All I am trying to do is to come up with an abstract reference which will refer to that information which (in the final analysis) will turn out to be valid.
And, you are welcome to do so! BUT, the condition is that you must lead the bystander (with mathematical background) at each point with conditions that they can easily accept. For example, if one of the requirements to set up your math was to accept that there is spiritual and evil data in the world, notice how troubling that would be for your paper. The question this bystander would immediately ask is what is spiritual and evil data. If they were told that spiritual data was what God saw as 'spiritual' and evil data was what God saw as 'evil', then a whole slew of problems should prevent someone from proceeding with the math set-up. It doesn't matter if all you are doing is setting up an abstract reference that only refers to spiritual or evil data, the whole point is that this bystander cannot needlessly accept that there is spiritual and evil data in the first place!! Your paper, of course, isn't so overt as this, but it makes the same mistake. It tries to define knowledge in a manner that this bystander should reject since it is not clear beyond a shadow of a doubt that the bystander can make the delineation of knowledge that you are making - especially when you reference 'God' whom the bystander could be an atheist or agnostic (and, I know that you might lock-in on this particular statement since you will say it is not belief in God that matters, but the hypotheticalness of God having such knowledge that you seek by mentioning God, but the point is that you cannot ask a bystander to accept a hypothetical situation such as this in order to justify the knowable and unknowable data as a proper delineation).
The concept must apply to any and all solutions, whether the "final analysis" refers to a solution handed to us by god, one obtained by a scientist a million years from now or the resolution of a single conundrum solved by a scientist tomorrow. I have discovered a rather astonishing solution to the general problem of solving problems. Comprehending that solution requires comprehending the difference between "the basic information which is to be explained" and "the implied information which is a consequence of believing the explanation".
You are jumping ahead of yourself. Prior to talking about your results or even the math of abstract references, you first have to justify the moves you take to get to the math set-up. The person who must be justified in taking those steps is the bystander who is following your instructions as to what is valid steps to take in the situation that they are in with regards to their subconscious/conscious state. Remember, you are dealing with a bystander who cannot trust their subconscious. You are dealing with someone who is not sure if they should believe in the accuracy of their perceptions, etc. All they know is that mathematics is a valid assumption of self-consistent reasoning and that they should accept an abstract approach. However, you also have to get them to accept your first steps in the direction of setting up the math problem. Here's where you lose your bystander.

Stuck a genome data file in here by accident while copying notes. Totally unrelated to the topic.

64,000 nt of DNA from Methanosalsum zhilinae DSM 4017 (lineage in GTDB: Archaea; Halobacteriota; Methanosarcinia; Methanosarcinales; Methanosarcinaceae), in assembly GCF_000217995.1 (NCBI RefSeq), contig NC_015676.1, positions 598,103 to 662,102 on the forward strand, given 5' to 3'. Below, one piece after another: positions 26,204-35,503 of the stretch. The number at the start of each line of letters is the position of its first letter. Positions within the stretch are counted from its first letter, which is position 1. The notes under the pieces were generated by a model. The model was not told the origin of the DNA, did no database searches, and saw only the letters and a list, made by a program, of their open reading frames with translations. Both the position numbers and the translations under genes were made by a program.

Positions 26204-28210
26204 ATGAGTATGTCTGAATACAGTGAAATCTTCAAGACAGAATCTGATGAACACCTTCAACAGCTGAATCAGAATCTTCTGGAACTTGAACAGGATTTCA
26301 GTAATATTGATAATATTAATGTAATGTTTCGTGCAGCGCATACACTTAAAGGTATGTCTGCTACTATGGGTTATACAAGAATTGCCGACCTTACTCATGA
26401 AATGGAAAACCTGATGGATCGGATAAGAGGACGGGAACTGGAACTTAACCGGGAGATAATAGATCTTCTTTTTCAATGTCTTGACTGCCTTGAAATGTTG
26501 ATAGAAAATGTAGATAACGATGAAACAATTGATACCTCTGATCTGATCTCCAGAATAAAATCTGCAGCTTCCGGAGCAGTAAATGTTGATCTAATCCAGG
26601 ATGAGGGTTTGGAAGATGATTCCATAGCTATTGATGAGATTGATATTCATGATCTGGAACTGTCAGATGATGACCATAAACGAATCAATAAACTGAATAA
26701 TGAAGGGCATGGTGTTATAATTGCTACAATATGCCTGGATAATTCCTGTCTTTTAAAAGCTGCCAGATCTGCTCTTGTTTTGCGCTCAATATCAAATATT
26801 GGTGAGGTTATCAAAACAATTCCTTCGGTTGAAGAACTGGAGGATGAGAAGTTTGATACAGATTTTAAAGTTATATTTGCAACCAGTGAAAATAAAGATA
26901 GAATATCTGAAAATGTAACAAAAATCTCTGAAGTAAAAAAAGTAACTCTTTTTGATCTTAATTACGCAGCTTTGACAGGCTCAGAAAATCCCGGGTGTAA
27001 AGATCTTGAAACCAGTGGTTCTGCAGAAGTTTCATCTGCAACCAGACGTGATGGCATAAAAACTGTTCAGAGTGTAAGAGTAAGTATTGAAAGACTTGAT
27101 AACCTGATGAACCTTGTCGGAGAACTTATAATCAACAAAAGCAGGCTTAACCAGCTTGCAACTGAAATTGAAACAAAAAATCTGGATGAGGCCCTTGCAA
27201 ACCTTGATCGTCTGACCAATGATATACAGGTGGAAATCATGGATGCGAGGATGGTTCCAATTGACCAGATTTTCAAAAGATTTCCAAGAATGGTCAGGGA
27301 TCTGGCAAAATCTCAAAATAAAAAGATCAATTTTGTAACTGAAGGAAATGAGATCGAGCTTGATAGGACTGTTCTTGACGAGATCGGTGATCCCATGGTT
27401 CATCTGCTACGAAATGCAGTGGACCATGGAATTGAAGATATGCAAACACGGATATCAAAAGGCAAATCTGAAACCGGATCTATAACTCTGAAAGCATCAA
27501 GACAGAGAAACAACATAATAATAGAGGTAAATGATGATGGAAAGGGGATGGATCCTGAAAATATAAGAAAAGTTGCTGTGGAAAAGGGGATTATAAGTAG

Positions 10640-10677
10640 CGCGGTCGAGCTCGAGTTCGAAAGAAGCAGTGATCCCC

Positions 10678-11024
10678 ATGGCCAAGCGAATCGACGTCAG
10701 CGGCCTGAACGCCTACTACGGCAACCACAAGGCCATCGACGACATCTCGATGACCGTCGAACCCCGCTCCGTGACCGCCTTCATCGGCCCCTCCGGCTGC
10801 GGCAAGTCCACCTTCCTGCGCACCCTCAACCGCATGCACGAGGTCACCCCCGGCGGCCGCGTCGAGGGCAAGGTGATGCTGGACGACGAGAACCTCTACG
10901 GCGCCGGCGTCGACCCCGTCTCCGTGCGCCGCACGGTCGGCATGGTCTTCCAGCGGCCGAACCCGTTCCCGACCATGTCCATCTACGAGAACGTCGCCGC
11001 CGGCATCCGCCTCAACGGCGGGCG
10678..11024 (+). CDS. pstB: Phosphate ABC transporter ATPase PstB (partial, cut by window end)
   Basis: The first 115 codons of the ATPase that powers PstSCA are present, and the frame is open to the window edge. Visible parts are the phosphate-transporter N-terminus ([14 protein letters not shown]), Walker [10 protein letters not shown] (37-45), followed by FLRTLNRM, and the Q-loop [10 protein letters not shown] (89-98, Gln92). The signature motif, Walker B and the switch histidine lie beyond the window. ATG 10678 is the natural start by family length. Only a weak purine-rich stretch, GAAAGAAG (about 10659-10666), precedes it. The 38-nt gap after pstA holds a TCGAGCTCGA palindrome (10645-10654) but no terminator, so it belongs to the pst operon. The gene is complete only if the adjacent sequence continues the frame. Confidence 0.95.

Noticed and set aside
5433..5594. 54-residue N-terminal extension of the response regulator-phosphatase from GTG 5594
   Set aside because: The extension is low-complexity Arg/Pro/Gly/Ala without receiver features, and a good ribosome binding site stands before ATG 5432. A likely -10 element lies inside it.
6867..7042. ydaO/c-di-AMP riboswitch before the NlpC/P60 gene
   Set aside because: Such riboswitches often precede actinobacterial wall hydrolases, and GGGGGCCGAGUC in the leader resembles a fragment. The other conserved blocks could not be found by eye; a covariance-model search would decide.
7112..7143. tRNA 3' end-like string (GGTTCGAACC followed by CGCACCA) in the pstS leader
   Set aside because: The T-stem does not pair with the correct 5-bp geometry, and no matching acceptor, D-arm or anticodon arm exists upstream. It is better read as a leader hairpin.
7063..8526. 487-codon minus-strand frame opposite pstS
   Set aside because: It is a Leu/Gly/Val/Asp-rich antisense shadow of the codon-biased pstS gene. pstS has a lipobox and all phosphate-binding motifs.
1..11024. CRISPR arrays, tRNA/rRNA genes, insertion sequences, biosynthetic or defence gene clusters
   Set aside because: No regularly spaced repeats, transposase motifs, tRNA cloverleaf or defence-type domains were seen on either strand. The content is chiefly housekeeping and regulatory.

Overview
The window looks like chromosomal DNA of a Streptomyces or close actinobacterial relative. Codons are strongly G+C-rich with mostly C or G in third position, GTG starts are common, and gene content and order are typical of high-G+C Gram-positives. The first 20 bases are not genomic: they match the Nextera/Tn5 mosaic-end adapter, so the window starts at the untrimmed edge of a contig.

That issue is a direct consequence of the particular problem being solved and what is known when the attempt is made. It is completely immaterial to the logic I am trying to present. My logic relies only on the recognition of the difference and the existence of both categories. If you say the first category does not exist than there is nothing to be explained; if you say the second category does not exist then the explanation implies nothing exists which can not be known without any explanation at all.
You are making false dichotomies again. Things may not be so simple. The bystander could object and say that only pragmatic knowledge exists and that explanations can serve pragmatic purposes. Last week I gave Mike a set-up in which truth is not an external thing, but only an internal thing. Your paper doesn't work if there are no external 'truths' per se. Here is the statement I provided to him:
T2': "P contextually obtains and not P contextually obtains for every possible proposition depending on the conceptual scheme Cx used to determine P and not P. Conceptual schemes Cx(1-n) may be incommensurable between each other"
Now, if T2' is what we actually call truth. That is, if we say P 'is true' and P contextually obtains in that situation of reference, then our knowledge is P. Your model fails under T2' where P is our knowledge. Your model has no means by which to classify P as either 'knowable data' or 'unknowable data'. The reason is that P is both and neither in situation by situation, context by context.
This implies the explanation serves no purpose.
Explanation might serve pragmatic purposes. Purpose enough. I'm not saying that is the case, but the way your paper is set-up, it automatically rejects this possibility without justification in doing so. In that way, you restrict the answers and thereby make your bystander very unhappy.